With the pandemic limiting its indoor capacity, Los Campeones Gym in northeast Minneapolis took its business outdoors, letting customers work up a sweat in a courtyard.
But the clanking weights, yelling and music in the courtyard became an irritating soundtrack for local residents. Neighbors complained to the gym and the city.
Last fall, the city ordered the gym to stop the outdoor sessions because they violated the zoning code.
Gym owner Benjamin Loehrer complied with the city, but he wants to get back outside once the weather warms. He has filed a variance request to allow him to hold activities in the courtyard going forward, saying his business will be "severely damaged" if the space can't be used.
"I'm not just saying this to be dramatic, but at this location, it's kind of a make-or-break [situation]," Loehrer said.
The Minneapolis Zoning Board of Adjustment will vote Thursday on the variance request. The current code for the property states all business activities must take place within an enclosed building.
Andrew Liska is the Minneapolis city planner who prepared the city's staff report on the site and is recommending the board deny the request.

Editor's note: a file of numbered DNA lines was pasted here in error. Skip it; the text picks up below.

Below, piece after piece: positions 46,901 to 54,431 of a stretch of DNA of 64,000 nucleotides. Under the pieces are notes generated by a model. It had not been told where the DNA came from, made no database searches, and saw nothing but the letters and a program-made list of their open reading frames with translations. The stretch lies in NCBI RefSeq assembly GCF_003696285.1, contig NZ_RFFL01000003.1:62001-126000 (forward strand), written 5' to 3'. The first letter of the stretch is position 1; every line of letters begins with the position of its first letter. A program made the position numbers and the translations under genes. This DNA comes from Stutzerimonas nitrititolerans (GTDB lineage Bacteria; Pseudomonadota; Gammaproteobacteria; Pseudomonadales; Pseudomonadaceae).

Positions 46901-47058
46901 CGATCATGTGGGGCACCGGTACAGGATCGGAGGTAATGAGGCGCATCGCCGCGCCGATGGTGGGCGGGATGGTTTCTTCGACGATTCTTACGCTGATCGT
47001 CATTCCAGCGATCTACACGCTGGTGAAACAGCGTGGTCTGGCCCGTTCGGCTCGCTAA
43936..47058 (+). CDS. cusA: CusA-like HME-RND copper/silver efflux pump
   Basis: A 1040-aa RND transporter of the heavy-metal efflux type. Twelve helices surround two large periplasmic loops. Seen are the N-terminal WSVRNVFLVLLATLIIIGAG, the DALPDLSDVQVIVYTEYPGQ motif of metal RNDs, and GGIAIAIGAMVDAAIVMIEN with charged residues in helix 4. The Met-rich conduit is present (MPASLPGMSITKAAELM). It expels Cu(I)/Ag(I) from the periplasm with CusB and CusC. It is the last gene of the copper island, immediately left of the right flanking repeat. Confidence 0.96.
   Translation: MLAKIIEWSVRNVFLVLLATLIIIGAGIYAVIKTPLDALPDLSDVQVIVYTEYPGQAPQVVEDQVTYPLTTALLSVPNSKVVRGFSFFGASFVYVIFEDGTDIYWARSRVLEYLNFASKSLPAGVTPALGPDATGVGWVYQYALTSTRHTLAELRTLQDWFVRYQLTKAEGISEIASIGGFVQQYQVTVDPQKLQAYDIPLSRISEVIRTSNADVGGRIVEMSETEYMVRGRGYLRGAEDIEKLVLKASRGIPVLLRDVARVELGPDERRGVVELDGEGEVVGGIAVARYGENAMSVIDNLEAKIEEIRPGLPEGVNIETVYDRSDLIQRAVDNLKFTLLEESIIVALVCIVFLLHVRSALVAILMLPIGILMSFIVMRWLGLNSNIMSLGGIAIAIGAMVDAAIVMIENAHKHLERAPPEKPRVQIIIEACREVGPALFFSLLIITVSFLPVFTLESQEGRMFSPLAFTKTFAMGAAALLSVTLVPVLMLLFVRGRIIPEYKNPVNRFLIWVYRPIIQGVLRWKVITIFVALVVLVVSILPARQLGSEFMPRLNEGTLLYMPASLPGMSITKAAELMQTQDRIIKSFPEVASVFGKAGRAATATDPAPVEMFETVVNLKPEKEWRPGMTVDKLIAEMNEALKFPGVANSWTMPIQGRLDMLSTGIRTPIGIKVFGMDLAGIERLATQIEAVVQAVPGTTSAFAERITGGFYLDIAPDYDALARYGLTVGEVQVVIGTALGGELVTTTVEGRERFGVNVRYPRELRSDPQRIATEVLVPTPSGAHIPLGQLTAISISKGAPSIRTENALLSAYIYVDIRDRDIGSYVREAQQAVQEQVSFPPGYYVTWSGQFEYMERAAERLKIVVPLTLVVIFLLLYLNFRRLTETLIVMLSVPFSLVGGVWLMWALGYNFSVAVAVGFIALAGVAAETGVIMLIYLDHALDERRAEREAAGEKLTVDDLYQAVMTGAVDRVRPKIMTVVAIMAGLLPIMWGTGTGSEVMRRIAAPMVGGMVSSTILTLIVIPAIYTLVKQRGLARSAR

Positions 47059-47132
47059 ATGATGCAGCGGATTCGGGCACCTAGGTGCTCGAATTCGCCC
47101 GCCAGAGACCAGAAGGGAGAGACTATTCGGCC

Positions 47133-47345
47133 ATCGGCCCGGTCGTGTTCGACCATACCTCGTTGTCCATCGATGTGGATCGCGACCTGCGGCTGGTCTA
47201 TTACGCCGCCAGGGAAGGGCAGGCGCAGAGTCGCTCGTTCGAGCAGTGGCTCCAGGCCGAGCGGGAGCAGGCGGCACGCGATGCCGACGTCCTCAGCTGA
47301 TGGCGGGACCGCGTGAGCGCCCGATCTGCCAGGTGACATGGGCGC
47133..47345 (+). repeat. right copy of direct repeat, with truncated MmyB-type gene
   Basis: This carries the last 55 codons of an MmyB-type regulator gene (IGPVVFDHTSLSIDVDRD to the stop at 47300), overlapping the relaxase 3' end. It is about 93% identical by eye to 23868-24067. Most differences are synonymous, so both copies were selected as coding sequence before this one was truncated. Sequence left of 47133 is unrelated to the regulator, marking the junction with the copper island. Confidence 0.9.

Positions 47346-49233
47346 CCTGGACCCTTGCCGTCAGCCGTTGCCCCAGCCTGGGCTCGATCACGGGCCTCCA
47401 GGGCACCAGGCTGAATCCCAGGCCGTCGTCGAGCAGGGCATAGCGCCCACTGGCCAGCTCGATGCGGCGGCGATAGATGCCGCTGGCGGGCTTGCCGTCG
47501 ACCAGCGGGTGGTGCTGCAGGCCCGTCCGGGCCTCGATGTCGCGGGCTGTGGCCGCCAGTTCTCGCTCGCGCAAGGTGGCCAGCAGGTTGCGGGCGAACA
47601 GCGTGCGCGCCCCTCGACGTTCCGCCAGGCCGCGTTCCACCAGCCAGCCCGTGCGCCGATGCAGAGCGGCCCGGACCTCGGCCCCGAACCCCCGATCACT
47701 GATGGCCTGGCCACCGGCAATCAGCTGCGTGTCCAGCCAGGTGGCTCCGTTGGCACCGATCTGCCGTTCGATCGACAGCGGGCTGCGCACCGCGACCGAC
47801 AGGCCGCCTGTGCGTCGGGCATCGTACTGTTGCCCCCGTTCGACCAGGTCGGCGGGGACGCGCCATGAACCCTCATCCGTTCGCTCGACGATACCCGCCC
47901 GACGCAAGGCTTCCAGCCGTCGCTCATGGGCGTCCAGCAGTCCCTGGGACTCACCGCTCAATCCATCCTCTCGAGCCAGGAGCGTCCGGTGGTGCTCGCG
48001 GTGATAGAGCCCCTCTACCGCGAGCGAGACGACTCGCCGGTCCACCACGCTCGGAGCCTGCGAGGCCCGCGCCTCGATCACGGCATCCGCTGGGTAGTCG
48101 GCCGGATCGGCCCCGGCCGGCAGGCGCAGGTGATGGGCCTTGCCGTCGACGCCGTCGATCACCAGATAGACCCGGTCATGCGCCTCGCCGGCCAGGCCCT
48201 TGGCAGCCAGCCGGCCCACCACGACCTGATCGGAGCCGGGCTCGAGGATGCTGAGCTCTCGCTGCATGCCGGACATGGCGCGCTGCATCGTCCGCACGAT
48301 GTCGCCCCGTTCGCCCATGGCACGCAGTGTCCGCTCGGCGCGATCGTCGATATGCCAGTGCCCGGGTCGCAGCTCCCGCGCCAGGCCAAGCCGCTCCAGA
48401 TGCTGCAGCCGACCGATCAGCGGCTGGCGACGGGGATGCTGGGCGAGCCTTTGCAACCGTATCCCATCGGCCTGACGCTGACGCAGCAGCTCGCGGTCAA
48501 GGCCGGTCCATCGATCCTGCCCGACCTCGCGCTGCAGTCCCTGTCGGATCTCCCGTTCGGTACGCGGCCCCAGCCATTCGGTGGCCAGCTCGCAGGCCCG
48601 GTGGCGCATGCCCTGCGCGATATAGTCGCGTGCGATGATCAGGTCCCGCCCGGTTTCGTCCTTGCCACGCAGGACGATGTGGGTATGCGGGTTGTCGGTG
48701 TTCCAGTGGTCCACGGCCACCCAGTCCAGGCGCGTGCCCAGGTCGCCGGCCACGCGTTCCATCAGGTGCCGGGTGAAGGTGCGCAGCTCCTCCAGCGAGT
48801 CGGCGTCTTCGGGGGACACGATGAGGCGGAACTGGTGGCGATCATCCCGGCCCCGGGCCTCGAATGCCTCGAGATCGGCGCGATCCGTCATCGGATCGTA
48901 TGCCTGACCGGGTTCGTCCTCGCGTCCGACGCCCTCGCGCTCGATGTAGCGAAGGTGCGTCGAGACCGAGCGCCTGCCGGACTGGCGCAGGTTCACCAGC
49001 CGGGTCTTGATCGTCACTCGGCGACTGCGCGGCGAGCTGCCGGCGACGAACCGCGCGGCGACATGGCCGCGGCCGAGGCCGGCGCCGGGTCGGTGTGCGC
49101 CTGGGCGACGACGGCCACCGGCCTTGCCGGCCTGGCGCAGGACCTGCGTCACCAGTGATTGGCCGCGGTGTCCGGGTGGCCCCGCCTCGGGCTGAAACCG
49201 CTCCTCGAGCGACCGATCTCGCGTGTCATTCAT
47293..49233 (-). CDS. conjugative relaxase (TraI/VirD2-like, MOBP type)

"It's kind of a tricky one from zoning where you want a business to have some relief in a pandemic, but also to not put all of that burden on adjacent properties," Liska said.
Unlike restaurants, gyms are not eligible for temporary zoning relief, Liska said.
Loehrer has been an owner of Los Campeones for a decade, which has two other locations in Minneapolis. He bought the 25,000-square-foot property at 1324 Quincy St., which had been a boxing gym called Uppercut, in June 2019. More than 13,000 square feet of the property is a warehouse that holds the gym, and to the north of that is a 9,000-square-foot courtyard.
After buying the gym, Loehrer started renovating the courtyard and built a large solar panel canopy to cover the workout area.
He said he didn't know he was breaking city code by holding outdoor workouts. Uppercut had done the same thing.
But Los Campeones' sessions were louder and lasted longer, according to people who live behind the property.
One of those neighbors, Andy Meyer, said there were no noise issues with Uppercut, but the problems with Los Campeones started fairly soon after it opened.
"It was a slight annoyance before COVID," Meyer said. "It was devastating during COVID."
Loehrer said when he received a noise complaint, he no longer allowed music in the courtyard. He has also built a new fence and says he wants to be a good member of the community.
Liska said the board could go either way — and the saga may not end with Thursday's decision. There is an appeal process, and Loehrer said if his request is denied, he would figure out the proper next step.
"I don't know which way this is going to go," Liska said. "I'd be almost surprised if this was the end of it."
Peter Warren • 612-673-1713